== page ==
Belize trip to equip teachers with needed school supplies

Courtesy Photo
Dr. Joyce Nuner, assistant professor in family and consumer sciences, plays with preschoolers on previous trip to Belize.

By Caitlin Giddens

Most students’ spring break plans include sunbathing, relaxing and escaping from the classroom.

But for eight family and consumer science students, spring break will be an application of what they’ve learned in the classroom as the childhood development team travels to Belize for an academic mission.

The students will be partnering with Teachers for a Better Belize to improve teacher training in the rural Toledo district of Belize.

“We’ll be going to observe and help out with preschools,” Laredo senior Suzanna Frey said. “We get to see what the preschools do in Belize and how the teachers cope with a lack of resources. It’s just as much a learning experience for us as it will be for the teachers.”

The family and consumer science class began preparing for the Belize trip at the beginning of the year by holding weekly meetings and gathering school supplies.

“Teachers here can just run to Walmart to get supplies,” Frey said. “But in Belize, there’s a total lack of supplies. Even the kind of paper they use is more like newspaper.”

Teachers in this impoverished district earn about $6,000 per year, which makes purchasing supplies on their own difficult.

“We have so many things here in the U.S. that we don’t think to be resourceful,” said Dr. Joyce Nuner, assistant professor in family and consumer sciences and leader of the team. “But in rural parts of Belize, one marker can cost $2 at the local store. This is what challenges us to be creative when we go there. We have to figure out what we can bring that teachers can continue to use or find again.”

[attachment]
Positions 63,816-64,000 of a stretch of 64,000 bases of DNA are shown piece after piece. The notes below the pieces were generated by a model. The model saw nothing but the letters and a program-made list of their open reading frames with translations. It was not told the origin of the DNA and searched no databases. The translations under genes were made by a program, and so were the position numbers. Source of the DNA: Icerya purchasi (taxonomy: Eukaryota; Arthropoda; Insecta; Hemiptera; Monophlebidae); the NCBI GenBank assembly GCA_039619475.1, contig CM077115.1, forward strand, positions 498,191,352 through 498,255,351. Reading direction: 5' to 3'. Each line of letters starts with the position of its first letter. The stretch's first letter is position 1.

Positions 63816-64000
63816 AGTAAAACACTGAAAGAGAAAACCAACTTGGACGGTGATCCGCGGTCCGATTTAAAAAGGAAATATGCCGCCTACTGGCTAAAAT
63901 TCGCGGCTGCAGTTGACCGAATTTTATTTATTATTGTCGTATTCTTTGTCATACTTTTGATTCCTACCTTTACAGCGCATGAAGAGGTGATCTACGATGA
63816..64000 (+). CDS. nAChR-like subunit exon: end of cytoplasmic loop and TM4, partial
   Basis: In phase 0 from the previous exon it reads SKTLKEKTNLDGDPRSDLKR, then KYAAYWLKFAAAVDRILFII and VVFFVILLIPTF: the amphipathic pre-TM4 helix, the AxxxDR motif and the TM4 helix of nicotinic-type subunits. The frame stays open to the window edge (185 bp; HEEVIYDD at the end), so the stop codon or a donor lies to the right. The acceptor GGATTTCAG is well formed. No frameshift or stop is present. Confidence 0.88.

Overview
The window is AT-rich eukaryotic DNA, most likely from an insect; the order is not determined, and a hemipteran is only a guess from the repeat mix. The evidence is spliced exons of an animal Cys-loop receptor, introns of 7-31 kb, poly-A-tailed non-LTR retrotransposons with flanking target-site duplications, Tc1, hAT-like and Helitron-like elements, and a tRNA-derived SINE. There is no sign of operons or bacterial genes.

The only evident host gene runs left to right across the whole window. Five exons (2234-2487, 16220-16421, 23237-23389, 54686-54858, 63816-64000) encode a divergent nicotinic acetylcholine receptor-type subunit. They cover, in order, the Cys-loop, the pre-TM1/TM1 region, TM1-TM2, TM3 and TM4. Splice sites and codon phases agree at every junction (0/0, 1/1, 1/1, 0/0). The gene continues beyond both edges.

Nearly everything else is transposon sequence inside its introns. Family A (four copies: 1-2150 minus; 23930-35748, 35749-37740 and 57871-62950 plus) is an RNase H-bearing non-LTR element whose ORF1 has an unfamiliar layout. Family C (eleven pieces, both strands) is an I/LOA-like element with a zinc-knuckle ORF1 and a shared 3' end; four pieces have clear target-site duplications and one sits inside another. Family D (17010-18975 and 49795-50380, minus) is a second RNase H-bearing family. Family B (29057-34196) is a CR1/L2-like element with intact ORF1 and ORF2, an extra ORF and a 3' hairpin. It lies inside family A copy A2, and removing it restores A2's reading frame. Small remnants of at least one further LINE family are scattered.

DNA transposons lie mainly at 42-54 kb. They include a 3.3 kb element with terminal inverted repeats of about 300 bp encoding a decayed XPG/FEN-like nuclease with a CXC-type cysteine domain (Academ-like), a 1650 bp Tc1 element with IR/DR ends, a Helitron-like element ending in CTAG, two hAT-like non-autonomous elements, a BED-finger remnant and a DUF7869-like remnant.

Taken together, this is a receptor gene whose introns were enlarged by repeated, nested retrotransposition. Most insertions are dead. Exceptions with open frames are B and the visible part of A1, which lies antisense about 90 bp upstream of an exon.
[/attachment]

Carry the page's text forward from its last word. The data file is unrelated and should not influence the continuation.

The team is holding a supply drive for the Belize trip. Donations, ranging from children’s books to crayons and construction paper, can be made in the first floor of the Mary Gibbs-Jones Family and Consumer Science Building.

“Of course, we need more material things,” Nuner said. “We all plan to bring an extra suitcase to bring supplies. But when we’re there, we also plan to encourage them. The teachers are excited for us to come, and we’re excited to see them.”

Alpha Delta Pi sorority and Michaels in Waco have donated supplies. But the team needs more help.

“Because the trip itself was so expensive, about $1,700, we wanted to get as many supplies as possible so that’s not an additional expense,” Nashville, Tenn., senior Sarah Hall Simmons said. “ADPi has donated paper and pens, which has been so helpful.”

While they are equipping teachers with more school supplies, the teams also hope to learn how to be more resourceful.

“Resourcefulness is just part of their culture in that area,” Simmons said. “We’re not looking down on them because they lack resources. In fact, we can learn how to be more resourceful from them.”

Teachers for a Better Belize began this mission in Belize because of the high poverty rates. The childhood development team will aid Teachers for a Better Belize in helping students escape poverty by increasing education.

“We’re not going there to ‘fix’ anything,” Nuner said. “We’re just working with [Teachers for a Better Belize] to improve these students’ lives.”

From scissors to pipe cleaners, students’ donation of common preschool supplies can help rescue kids from poverty.

“I was changed when I first went to Belize,” Nuner said. “It’s such a change of culture. It inspires you to make a difference in those schools, and then bring what you’ve learned to America.”

The majority of the students on the childhood development team are seniors, so the lessons they learn in the Toledo classrooms will help as they enter their career.

“I want to be a children’s minister,” Frey said.

“So this trip is a combination of my two passions. I can take my skills and what I’ve learned at school and use it for a greater purpose.”